Wearables maketh the person (smart)

Out with the old, in with the new — we see it all the time in the relentlessly converging worlds of IT and consumer electronics, and we saw it again this January at the Consumer Electronics Show (CES) in Las Vegas, and more recently at the GSMA Mobile World Congress in Barcelona.

The lie of the land is this: while enthusiasm for mobile smart devices (tablets, smart phones and in-betweens) is waning, consumers are excited about wearable devices connecting every aspect of their lives — if wary about certain as yet unresolved issues (more about those further down). When these are successfully addressed, we’ll see another tidal wave of industry transition. Brace yourself for a takeover by wearable fitness and health monitors, smart watches and a bunch of other gadgets and tools with sensors and computing power. Research backs up this story — IDC expects the wearables market to grow at a rate of 78% until 2018, compared to a rather paltry 5.4% growth in the tablet market.

How quickly things change!

But who is buying wearables? Are they geeky fashion statements or pioneering business tools, as has been claimed? What has changed since the Timex DataLinkof the 1990s to warrant the excitement about Apple’s smart watch? And haven’t fitness trackers, pedometers and heart-rate monitors been around for years?

The difference is that modern wearable technology packs more computing power than NASA needed to land two astronauts on the moon, plus they’re connected to the Internet, meaning they can drive built-in sensors to gather, process, transmit and receive contextually relevant information at the very point of decision-making. Hands-free. Not even smartphones have the ability to empower users in the spread of scenarios that wearables do.

Wearables offer many innovative use cases for companies — from enabling different interaction with tools and devices to enhancing safety offerings and training experiences, thereby reducing re-working and creating opportunities for brand-new goods and services. That is an operational and economic shift in the making.

Many uses focus on enabling employees. In the oil & gas and telecoms industries, pilot studies have been completed to equip field installation, service and maintenance professionals with smart glasses to access documentation, procedural tips and skilled advice. Wearables can also be used to improve health and safety, helping to notify employees about emergencies or hazardous working conditions.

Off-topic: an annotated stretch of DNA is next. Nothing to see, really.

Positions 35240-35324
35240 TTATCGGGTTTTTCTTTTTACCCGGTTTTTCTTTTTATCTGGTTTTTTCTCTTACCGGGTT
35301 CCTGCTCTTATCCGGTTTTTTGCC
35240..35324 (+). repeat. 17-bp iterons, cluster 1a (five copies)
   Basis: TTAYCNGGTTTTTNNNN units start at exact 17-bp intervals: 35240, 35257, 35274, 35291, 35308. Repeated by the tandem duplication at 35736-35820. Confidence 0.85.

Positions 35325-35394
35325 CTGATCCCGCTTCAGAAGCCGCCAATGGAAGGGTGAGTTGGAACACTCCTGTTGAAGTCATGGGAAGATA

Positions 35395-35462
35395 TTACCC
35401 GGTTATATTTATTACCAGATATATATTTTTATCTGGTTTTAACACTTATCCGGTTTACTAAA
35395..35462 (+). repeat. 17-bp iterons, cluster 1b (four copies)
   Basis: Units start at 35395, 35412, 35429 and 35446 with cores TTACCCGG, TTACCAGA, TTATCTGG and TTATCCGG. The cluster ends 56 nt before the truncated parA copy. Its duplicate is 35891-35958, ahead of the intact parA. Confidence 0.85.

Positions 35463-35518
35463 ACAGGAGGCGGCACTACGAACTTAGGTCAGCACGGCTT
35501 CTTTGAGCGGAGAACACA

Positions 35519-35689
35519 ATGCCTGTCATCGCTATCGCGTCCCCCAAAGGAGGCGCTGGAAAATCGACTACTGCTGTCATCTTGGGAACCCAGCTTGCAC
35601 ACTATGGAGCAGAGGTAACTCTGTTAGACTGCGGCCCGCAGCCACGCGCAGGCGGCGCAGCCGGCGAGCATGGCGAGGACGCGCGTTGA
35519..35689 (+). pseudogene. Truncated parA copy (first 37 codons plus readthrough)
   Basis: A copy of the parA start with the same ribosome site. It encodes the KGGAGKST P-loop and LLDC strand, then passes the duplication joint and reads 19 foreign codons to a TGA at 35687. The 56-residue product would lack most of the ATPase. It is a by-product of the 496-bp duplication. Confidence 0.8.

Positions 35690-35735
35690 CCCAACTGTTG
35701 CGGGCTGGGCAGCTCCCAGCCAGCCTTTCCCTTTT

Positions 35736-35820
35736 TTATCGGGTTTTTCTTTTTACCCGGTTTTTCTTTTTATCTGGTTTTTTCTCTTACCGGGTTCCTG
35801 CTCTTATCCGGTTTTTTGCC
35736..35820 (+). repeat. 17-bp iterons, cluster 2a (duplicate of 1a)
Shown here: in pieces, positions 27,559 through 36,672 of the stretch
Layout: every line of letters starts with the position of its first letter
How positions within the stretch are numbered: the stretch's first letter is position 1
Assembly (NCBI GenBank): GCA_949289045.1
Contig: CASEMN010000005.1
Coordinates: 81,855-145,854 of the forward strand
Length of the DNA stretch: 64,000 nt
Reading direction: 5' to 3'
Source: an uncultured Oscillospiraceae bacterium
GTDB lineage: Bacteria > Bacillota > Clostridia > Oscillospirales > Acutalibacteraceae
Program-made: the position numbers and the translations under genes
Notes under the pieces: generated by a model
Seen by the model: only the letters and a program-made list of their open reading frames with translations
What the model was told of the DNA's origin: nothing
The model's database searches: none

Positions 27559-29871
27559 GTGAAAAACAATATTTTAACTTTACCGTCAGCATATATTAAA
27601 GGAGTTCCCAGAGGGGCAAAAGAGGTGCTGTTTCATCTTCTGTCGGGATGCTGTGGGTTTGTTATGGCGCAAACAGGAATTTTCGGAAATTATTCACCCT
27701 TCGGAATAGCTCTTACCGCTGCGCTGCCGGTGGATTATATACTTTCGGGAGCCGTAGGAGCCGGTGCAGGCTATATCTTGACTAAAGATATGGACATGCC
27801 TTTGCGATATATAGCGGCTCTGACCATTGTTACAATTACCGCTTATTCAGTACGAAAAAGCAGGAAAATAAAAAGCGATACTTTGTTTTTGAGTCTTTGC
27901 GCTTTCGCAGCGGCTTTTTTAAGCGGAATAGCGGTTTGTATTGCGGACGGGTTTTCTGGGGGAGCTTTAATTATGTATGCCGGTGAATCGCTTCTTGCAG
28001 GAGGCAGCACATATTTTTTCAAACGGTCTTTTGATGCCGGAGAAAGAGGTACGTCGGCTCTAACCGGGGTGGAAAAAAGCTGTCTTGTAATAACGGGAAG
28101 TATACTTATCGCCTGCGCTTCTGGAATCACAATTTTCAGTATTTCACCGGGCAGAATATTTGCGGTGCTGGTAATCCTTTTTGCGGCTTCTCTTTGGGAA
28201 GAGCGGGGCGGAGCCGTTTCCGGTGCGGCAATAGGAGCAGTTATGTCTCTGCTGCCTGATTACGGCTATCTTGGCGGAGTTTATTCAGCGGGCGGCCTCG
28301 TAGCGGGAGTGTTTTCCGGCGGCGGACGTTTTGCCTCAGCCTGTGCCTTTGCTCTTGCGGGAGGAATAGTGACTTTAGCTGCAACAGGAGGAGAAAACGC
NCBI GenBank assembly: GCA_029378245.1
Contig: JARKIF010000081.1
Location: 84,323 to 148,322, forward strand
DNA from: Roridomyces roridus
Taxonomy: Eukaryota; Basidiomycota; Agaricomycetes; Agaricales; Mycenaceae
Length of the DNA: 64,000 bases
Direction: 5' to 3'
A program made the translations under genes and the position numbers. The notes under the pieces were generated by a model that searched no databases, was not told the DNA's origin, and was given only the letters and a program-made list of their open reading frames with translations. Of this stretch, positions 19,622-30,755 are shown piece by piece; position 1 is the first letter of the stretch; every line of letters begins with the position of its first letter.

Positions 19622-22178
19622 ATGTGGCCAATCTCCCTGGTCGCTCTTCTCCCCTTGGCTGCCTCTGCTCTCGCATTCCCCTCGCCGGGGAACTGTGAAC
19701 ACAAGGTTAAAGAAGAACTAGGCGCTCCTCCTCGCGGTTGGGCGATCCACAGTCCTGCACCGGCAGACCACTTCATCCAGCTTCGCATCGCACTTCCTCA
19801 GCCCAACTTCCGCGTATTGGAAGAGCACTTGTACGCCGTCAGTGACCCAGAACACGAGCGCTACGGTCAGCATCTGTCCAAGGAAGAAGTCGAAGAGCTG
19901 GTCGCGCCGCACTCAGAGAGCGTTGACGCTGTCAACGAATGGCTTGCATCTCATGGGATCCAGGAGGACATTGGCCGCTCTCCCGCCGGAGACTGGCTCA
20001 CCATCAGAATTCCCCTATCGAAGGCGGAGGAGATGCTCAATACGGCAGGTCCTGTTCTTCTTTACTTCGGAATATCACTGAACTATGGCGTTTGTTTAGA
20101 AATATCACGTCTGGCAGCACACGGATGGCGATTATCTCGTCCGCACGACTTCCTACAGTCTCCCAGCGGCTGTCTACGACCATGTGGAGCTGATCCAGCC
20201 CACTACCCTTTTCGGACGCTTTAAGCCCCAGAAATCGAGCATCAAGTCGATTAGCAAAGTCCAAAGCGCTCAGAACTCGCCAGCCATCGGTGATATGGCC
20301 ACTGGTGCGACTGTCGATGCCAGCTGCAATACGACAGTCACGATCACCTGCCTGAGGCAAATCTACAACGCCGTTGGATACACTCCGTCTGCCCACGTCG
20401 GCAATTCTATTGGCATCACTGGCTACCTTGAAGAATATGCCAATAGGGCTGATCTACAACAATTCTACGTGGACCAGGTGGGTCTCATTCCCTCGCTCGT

By deploying or engaging existing sensors at the enterprise’s point of interaction with customers, retailers can capture data and learn, via feedback loops, how their products and services are used.

Such data, when ingested and analysed through machine learning platforms can provide a powerful platform to help stores get a better understanding of customers — thus finally realising the promise of actionable insight from data — aka outcomes.

So the insights being garnered from these wearables are giving rise to new business models. Smart watches and smart glasses open up a myriad of opportunities in the financial services industry. The big technology providers are rushing to provide add-on payment services to their devices, such as the Apple Pay, and the first banks have started bringing their solutions to market, for example Caixa Bank’s payments via contactless wristband.

So yes, it’s probably safe to say it “has legs”. Forrester believes the addressable market for wearable computing solutions in enterprises might actually eclipse that of the consumer market.

Of course there are obstacles. Cost remains a factor and it is probably going to be some time before we see mass adoption. On top of that, wearables manufacturers will have to work hard to overcome early market challenges with user experience, brand awareness and fears over privacy. Then there’s the ease of use problem — the majority of smart device owners have experienced issues with using them. Lastly, consumers are cautious about sharing their personal information via wearable platforms, due to a lack of trust in online security.

It is obvious that wearables are of momentous significance. To come into their own, manufacturers must start offering phenomenal customer experiences right out of the box, stand out in a crowded marketplace with strong digital brands, and provide a level of security and privacy that will inspire consumer trust.